SS – Trea Turner, Washington’s terrific table-setter, steals bases, plays terrific defense, and provides surprising pop. Brandon Crawford and the versatile Javy Baez are in the mix.

Slugger Nolan Arenado is also a whiz at third.
Credit: Mark J. Rebilas-USA TODAY Sports

3B – Nobody touches Colorado’s Nolan Arenado.

OF – Can’t go wrong with Harper, Charlie Blackmon, and Comeback of the Year candidate Nick Markakis, finally coming alive in the fourth and final year of his Atlanta contract. Matt Kemp, another veteran on the rebound, could also squeeze into the picture.

C – Buster Posey has this one locked up, though Dodger fans like the job Yasmani Grandal has done this season. Yadi Molina is fading but a young Philly named Jorge Alfaro is gaining fast.

American League

1B – Swimming above the surface while his White Sox teammates sink, Jose Abreu deserves to go the July 17 game in Washington.

2B – There’s just no stopping defending American League MVP Jose Altuve, the biggest little guy in baseball. Dee Gordon has been a spark for Seattle since displacing the suspended Robby Cano but he’ll just be a reserve who can pinch-hit, pinch-run, and play several positions.

SS – Andrelton Simmons, always angelic in the field, has found his niche as a hitter this season. He deserves to start his first All-Star Game ahead of Francisco Lindor, the Cleveland star; free-agent-to-be Manny Machado; and Didi Gregorius, whose roller-coaster season keeps Yankee fans wondering.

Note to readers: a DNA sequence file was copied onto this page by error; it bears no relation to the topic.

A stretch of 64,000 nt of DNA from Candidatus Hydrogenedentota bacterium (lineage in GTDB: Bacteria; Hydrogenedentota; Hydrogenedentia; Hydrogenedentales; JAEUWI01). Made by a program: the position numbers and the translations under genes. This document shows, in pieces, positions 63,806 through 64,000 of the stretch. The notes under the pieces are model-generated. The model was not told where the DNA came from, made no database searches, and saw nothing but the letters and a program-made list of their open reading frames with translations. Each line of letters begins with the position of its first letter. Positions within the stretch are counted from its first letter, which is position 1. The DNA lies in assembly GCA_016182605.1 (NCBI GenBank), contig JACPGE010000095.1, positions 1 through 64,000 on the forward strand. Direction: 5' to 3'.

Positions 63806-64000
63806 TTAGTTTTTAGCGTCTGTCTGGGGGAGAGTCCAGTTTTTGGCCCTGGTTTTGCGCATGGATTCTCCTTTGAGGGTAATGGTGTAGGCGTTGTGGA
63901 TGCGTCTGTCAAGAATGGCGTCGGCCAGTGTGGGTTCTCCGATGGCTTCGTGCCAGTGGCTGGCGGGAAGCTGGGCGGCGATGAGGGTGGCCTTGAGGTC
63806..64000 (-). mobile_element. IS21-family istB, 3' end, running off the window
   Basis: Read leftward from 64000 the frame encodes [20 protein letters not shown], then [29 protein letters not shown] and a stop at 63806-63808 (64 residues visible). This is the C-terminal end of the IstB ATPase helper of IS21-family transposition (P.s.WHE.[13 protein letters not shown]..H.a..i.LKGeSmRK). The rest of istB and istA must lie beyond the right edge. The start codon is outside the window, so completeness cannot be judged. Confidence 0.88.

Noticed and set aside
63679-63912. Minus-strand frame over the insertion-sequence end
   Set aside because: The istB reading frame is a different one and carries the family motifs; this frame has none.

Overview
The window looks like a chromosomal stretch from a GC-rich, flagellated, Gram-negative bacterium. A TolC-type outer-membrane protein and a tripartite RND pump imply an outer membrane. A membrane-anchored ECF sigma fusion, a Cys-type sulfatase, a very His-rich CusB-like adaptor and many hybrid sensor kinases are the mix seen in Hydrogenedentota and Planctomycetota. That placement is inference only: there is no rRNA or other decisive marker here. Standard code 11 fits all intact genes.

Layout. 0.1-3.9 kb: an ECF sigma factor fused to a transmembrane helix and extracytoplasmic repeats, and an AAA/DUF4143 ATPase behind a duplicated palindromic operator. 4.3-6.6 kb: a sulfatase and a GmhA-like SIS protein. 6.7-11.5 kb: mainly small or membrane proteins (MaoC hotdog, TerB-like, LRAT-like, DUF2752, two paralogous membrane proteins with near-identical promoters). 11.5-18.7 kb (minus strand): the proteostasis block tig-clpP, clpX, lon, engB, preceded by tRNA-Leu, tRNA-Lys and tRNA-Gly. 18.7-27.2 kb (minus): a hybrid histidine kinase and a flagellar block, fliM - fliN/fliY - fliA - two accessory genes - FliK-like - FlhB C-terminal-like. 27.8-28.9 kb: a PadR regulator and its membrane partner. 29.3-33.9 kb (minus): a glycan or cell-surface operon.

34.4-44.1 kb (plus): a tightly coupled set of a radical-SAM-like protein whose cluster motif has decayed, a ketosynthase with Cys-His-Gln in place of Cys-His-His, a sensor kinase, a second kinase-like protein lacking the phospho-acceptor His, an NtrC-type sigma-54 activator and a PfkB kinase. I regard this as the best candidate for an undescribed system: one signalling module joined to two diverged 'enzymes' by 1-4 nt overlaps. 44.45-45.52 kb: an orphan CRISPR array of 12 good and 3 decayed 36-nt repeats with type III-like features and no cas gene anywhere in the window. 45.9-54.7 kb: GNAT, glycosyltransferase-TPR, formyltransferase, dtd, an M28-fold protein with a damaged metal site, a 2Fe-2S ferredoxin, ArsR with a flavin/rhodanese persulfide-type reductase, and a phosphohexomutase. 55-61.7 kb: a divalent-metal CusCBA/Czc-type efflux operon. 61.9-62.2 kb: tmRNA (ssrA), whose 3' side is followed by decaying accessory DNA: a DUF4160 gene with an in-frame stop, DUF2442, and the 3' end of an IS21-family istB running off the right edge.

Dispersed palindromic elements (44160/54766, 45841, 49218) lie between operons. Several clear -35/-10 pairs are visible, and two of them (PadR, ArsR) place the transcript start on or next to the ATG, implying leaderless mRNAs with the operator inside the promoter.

Andrelton Simmons could reach Cooperstown on his defense alone

3B – Jose Ramirez, overlooked in the MVP voting last year, is proving writers made a mistake. The up-and-coming Alex Bregman vies with future Hall of Famer Adrian Beltre as his backup.

OF – Want power? How about an outfield of Aaron Judge in right, Mike Trout in center, and Giancarlo Stanton in left? But where would that leave Boston bomber Mookie Betts, who’s had a pair of three-homer games this year while leading the league in batting and runs scored? Also to be considered is 2017 World Series MVP George Springer.

DH – Though it’s long past time to dump the DH, it is used in the All-Star Game to generate more interest. In the American League, where it actually exists, J.D. Martinez of the Boston Red Sox is the obvious choice but Edwin Encarnacion has been a godsend to the Cleveland Indians.

C – Gary Sanchez may never win a Gold Glove but his power will place him in the All-Star lineup for the American League. He also doesn’t have much competition at his position.

If you do vote, do yourself a favor: don’t waste time voting 35 times for the same player. One person, one vote — a concept that used to mean something in the United States of America.

About Dan Schlossberg

Former AP sportswriter Dan Schlossberg of Fair Lawn, NJ has produced 35 baseball books, including autobiographies of Ron Blomberg, Al Clark, and Milo Hamilton. Also a broadcaster, he is the host and executive producer of Braves Banter and Travel Itch Radio and a contributor to Sirius XM.